His timing, at least, seems good: The market for fine art is in a place of tremendous growth, and investors are eager to dip into their purses. One recent UBS survey of art collectors with more than $5 million in investible assets suggested that many were increasingly comfortable buying art online—and even, as 58% of those surveyed reported, works they had not seen personally. Whether that enthusiasm will extend to owning shares of a single artwork, however, remains to be seen.

Origin story

The next step is acquiring more and more masterpieces—starting with the Michelangelo painting. But while McKinney describes it as “likely one of the most important works in the world,” there’s no mention of it in the historical record, and many dealers in the business of Old Masters have apparently never heard of it. The company alleges that it comes from a “direct descendant” of the Medici family (they don’t specify which Medici family—there are several), which allegedly kept it in its private collection since the 16th century.

That direct descendant, Ridgway Mitchell Smith, was introduced to the company via an agent McKinney describes as a grandchild of a Sotheby’s founder. Speaking to Quartz, Smith calls his art dealing a “hobby,” separate to his other work as a consultant. (His LinkedIn page describes him as a trained acupuncturist and former apprentice to a psychic ashiatsu healer based in California, as well as a former semi-pro football player.) His wider collection, he says, includes Vatican-certified holy relics and an artwork by Leonardo da Vinci.

This particular painting looks nothing like Michelangelo’s most famous works, like the Sistine Chapel ceiling. Instead, it’s a simple pieta composition in muddy colors, lacking the artist’s trademark physicality and tension. It looks old—the paper is yellowed and a little mottled—and it bears the artist’s name, but a quick glance wouldn’t necessarily lead you to assume it was the work of genius.

McKinney acknowledges a market “rife with frauds,” but says Millennium is in the process of “very expensive due diligence.” (He would not reveal who is authenticating the painting.) His own connection with Old Masters, other than studying them “40 years ago,” is predominantly personal. “I’ve always had a fascination with art,” he says. “I’m an artist myself—that’s really been something that has fascinated me all these years.”

Art-world insiders have expressed concerns about the viability of these plans—and of the Michelangelo painting. Art advisor Todd Levin, from the Levin Art Group, warned against wading into the murky waters of the Old Masters market. An already small pond is slowly desiccating, he says, as more and more great works vanish into museum collections. But even while demand goes up, and supply goes down, it’s a complex and impenetrable world, wary of outsiders and hard to infiltrate.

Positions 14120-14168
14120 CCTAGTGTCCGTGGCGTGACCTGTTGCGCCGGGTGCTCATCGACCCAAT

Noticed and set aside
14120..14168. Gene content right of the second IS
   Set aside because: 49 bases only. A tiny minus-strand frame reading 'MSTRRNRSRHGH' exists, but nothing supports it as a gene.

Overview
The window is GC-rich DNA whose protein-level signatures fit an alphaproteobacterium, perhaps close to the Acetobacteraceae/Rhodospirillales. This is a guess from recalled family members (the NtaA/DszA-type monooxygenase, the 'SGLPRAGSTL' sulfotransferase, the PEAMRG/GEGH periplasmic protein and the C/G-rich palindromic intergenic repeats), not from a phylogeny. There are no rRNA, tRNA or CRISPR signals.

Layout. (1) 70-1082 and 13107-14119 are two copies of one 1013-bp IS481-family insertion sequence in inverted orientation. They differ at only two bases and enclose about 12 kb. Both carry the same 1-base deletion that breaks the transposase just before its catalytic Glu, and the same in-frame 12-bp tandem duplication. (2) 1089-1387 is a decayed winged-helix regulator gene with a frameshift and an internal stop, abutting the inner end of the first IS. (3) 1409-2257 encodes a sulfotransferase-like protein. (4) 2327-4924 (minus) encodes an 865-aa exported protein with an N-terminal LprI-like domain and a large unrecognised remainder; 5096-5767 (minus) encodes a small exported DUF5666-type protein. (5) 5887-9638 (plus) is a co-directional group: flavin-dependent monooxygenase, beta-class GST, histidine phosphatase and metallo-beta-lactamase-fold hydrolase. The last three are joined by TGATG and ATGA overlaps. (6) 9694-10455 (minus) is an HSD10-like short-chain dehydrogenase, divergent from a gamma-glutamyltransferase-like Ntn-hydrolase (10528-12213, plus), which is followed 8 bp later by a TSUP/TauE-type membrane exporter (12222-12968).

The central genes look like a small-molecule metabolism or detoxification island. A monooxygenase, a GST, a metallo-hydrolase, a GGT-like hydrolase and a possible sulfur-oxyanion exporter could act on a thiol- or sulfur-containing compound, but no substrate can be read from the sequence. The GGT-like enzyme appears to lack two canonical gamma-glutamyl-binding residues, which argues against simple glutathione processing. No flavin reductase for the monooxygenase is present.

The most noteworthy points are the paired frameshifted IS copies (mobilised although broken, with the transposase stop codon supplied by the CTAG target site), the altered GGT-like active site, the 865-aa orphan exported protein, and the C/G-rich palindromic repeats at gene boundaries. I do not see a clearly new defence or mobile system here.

“Truly great, fully vetted, authentic works” do sell—and fast—but they’re as rare as hen’s teeth, Levin says. The $450 million Da Vinci sold to the Louvre in Abu Dhabi last year is one especially high-profile example of an extremely expensive work with a questionable lineage. Based on the quality of the work, Levin fears Yulong’s Michelangelo may be of even more dubious origin.

McKinney says he’s primed for disappointment. In the early 1980s, he helped set up Hong Kong’s Gem and Jewelry Fair, later supplying art galleries in the southern United States with jade or malachite carvings in the shape of horses or longhorn steers. (His business partner and mentor, he says, was John Connally, the former Texas governor wounded in the assassination of John F. Kennedy.) When it came to high-end gems, McKinney says he would assume that the item on offer was “synthetic or a fraud,” until proven otherwise. When it comes to art, he’ll be applying the same scruples.

Anyway, if it isn’t the real McCoy, McKinney says, there are others ready at hand. In early November, he announced ongoing “discussions” to buy “several significant art masterpieces including two masterpieces by Leonardo da Vinci, two masterpieces by Michelangelo, a Van Gogh, Raphael, and a work by Caravaggio.” There are now hundreds of others in the pipeline, he says. “The list has gone exponential,” he said.

Initially, at least, investors seem cautiously—very cautiously—interested. Pivots of this sort for businesses are uncommon, but not completely unheard of: Business collaboration company Slack started out in online games, while Nintendo experimented with playing cards, taxi services, a television channel, and “love hotels” before making it in the toy and then video game market. Hasbro Industries, of the beloved Mr Potato Head toy, began as a textile dealer and later manufacturer. Since news of the strategy change broke, Millennium’s stock soared by a few hundred percent, although it’s settled back down again.

But McKinney’s big plans just got a lot more challenging. The company was previously listed on Nasdaq, but had been threatened with exclusion from the exchange after repeated filing noncompliance, making it much harder to sell off those 7.5 million shares. Following the hearing on Thursday (Dec. 13), the threats became a reality: Yulong Eco-Materials was delisted from Nasdaq, sending its stock price plunging. The fine art of disrupting fine art now looks more formidable than ever.

Update: This story has been updated to reflect the outcome of the Dec. 13 hearing.